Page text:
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  • Writer's pictureJoanna

Livin' la COVID Loca

My day began like any other… had a meeting in the morning, ran some errands around town, swept and mopped my floors, packed up a last few last minute items (typical)… then jumped into my parents vehicle and took off into Coquitlam to catch the skytrain headed for Vancouver.

I had dinner with my cousins in Yaletown... and was a little concerned about the gluten I digested, as it hasn't been sitting well with me lately and I'm suspecting intolerance! If I'm wrong, I'm wrong. If I'm right... I'm about to embark on a pretty crappy flight.

PS ~ I still managed to pack too much and already, this dumb pack is too heavy for me to haul around. I think it's time I explore the grown-up wheels option.

As I mentioned previously, I was absolutely filled with trepidation, anxiety and fear of the COVID unknown. I was 100% positive I would be stopped at check-in and refused boarding, due to missing documentation. It was stressful, to say the least and it was consuming me.

What if I didn’t do my research?

What if I missed something crucial?

What if I'm not allowed on the plane?

I felt I had thoroughly researched the entry requirements for Costa Rica, but admittedly I had only just skimmed over the prerequisites for Mexico, as I was only using it as a temporary layover. An hour and a half, to be precise.

I had competed my online Costa Rican health form, I had my official QR code from both countries confirming my health. I am double vaccinated with more than a few pieces of proof. My passport is valid… I have airline tickets showing I will be leaving the country within 90 days. What else could I possibly need?? … beside a stupid COVID test… and although there was chatter in the lineups, I highly doubted it was required, considering people are fleeing Canada for Mexico right now, due to our vaccination rules and requirements.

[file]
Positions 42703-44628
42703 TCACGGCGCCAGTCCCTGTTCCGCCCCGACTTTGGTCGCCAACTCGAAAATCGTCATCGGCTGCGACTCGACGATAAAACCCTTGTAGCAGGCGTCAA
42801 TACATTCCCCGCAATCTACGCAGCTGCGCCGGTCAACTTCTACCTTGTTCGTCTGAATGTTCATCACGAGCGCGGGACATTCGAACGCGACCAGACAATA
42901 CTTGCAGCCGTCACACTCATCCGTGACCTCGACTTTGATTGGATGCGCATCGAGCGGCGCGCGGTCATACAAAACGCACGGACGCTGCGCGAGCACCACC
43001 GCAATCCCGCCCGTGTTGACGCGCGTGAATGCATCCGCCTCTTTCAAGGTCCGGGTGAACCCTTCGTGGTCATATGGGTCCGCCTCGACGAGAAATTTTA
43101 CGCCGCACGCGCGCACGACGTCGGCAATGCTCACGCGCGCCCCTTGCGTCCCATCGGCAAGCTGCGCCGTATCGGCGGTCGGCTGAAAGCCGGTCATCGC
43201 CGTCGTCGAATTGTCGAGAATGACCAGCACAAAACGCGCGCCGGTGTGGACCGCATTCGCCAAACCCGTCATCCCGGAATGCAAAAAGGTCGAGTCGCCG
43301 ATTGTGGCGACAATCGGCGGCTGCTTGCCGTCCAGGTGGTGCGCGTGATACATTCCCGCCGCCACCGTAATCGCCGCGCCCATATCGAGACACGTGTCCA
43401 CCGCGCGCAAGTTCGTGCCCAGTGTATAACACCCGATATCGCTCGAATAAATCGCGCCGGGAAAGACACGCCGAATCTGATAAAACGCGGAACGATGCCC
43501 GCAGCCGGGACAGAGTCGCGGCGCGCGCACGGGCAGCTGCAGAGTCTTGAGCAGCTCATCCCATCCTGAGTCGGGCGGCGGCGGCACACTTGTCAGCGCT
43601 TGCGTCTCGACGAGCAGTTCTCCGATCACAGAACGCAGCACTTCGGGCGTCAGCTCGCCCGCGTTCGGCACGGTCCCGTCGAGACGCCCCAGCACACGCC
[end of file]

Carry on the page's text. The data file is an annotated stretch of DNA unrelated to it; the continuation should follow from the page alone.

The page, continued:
But… what do I know?

Vancouver Airport was eerily quiet. So was the train to get there. Dead.

It was genuinely creepy.

At one point, I glanced up at the International departures board and there were about 5 flights scheduled to leave.

Nothing was open. Nary a convenient shop. Nary a lounge.

Me no likey.

Give me back normal.

As it turned out, my worry was unnecessary. The girl at the front desk of Aeromexico was (new, for one) very appreciative that I had every single piece of documentation she needed.

Sigh of relief.

Goodbye luggage… off I go.

Fingers still crossed.

My red eye was meh.

The first leg of Aeromexico was nothing to write home about, although I’m aware that’s exactly what I’m doing right now. Regardless of how many preventative pills I popped, my restless legs were at an all time low/high and the nerves that shot through them continued on for about 3 hours, preventing me from getting an ounce of a good night sleep. As much as a good night sleep is impossible, cramped into economy class.

The stewardesses seemed in a hurry to get us fed and then forget about us. They would pass by us all so quickly each time, they actually forgot our line of seats for earbuds, food AND drink! When we called attention to the neglect, it seemed to annoy them to have to bring the carts all the way back. Lots of eye rolls and sighs of frustration. They were constantly bumping into each of us, as they raced down the aisles. We were an obvious inconvenience for them. At one point, desperately needing to stretch my legs, I got up and made my way to the back of the plane. I was thirsty and it seemed a good opportunity to walk, go to the lavatory and get a glass of water. The stewardess was seated in their back compartment, consumed with her phone, and suddenly startled by my presence. Without budging, she motioned at the water, indicating I could pour it myself and go.


I made it to Mexico City… in the nick of time!